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The Saratoga Falcon

The Saratoga Falcon

The Saratoga Falcon

Senior Mag 2024: Learning to climb, one boulder at a time

Wesley Deklich
Weasel Decklich belaying up at Movement Climbing.

Inspired after seeing rock climbers at hiking spots on Skyline trail and in Yosemite, Wesley Deklich decided to do something he had never done before: start rock climbing as a sport. In the two years since, Wesley has skyrocketed the climbing ranks: He now consistently climbs boulders at V4 or even V5 difficulty, involving paths which require him to use fingertip strength to pull himself up. This level uses the Vermin Scale for bouldering difficulty, where he climbs up small artificial rocks without the use of ropes, with many of Wesley’s climbs requiring the use of momentum and dynamic movement.

With a body build similar to the tall and slender French basketball star Victor Wembanyama, Wesley utilizes his long arms and light weight to scale boulders like a spider. His frequent trips to the climbing gym have also helped him greatly improve his forearm and fingertip strength. Strengthening these muscles have allowed him to scale more difficult courses.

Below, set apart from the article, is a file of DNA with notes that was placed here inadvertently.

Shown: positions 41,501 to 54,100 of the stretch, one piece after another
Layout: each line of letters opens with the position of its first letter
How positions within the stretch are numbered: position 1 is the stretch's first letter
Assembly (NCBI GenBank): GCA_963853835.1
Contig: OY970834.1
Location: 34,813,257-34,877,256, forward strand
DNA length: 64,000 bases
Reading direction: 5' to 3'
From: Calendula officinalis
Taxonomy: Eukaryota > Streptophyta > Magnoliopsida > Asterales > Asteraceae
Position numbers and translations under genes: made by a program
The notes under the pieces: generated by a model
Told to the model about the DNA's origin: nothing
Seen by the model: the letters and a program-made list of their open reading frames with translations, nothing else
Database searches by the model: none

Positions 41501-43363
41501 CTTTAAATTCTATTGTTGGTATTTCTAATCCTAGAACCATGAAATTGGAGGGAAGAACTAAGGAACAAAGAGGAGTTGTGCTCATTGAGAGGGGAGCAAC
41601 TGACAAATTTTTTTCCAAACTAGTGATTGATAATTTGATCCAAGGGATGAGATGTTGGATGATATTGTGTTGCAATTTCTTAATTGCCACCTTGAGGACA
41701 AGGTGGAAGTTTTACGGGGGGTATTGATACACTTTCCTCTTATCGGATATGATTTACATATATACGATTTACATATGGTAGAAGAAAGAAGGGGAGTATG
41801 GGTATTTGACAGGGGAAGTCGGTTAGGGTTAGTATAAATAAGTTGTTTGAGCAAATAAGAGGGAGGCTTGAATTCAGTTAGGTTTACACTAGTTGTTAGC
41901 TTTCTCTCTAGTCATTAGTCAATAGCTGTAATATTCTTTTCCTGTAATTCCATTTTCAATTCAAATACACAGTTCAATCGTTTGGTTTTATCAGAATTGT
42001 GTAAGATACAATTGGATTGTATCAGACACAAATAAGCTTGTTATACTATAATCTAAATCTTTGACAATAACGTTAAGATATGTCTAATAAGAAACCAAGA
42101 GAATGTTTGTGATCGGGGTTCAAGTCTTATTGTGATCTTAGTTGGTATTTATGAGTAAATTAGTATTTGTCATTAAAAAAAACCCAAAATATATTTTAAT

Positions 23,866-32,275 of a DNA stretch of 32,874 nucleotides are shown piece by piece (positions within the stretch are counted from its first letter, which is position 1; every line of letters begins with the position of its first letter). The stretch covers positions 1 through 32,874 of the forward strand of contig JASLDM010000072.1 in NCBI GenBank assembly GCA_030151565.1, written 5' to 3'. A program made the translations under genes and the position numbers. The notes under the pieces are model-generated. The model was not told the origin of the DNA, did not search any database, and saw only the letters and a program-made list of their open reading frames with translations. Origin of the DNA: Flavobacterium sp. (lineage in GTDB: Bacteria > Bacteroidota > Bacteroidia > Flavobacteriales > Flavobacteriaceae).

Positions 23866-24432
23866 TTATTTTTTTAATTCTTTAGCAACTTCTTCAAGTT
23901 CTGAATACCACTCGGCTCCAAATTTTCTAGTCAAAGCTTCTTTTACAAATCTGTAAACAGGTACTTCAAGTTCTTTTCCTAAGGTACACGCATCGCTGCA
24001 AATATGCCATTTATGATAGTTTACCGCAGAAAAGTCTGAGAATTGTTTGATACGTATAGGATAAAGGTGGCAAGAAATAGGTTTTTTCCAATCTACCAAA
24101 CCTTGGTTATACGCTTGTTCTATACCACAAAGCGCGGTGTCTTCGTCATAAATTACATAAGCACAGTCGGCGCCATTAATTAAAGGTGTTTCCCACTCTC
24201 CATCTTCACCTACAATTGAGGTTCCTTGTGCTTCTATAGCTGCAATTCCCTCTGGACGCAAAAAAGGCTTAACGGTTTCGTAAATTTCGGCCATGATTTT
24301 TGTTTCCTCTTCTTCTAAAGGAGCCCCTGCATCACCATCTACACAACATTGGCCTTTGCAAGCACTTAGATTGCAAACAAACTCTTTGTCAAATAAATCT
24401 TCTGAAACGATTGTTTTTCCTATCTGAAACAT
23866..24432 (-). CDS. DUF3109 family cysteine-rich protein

Even so, he and many others often get out-climbed by 10-year-olds due to their small size and “infinite” grip-to-weight ratio that can’t be beat by older climbers, Wesley said.

“It definitely takes a lot of back strength as well as finger and forearm strength,” he said. “I learned how to rock climb just by going and seeing what other people were doing.”

Wesley has also taken a belaying class to climb taller rock faces at Movement, a class where he learned how to tie a belaying rope and safely belay another person.

When going climbing with an experienced friend such as his brother, Wesley often enjoys the company as it allows him to have a belaying partner and climb with the use of ropes. If he is going alone or with people who aren’t as experienced, he often finds himself spending most of his time only bouldering.

Although rope climbing involves scaling a much higher distance up a wall, Wesley said he rarely finds himself running out of energy. 

“You kind of rest at certain spots along the way when roping so in a way, it’s kind of actually easier than if you’re just on the border,” Wesley said. “You can’t really rest if you’re just on the short border because you’ll just fall down.”

When he is bouldering, however, Wesley prefers dynamic courses that require him to jump from rock to rock, giving him a boost of adrenaline every time.

He plans on continuing to rock climb in college.

“Almost all colleges have some kind of climbing team, but I’m not sure how competitive I want to be,” Wesley said. “For me, it is more so just a hobby. I enjoy it as an alternative form of exercise that is also extremely fun.”

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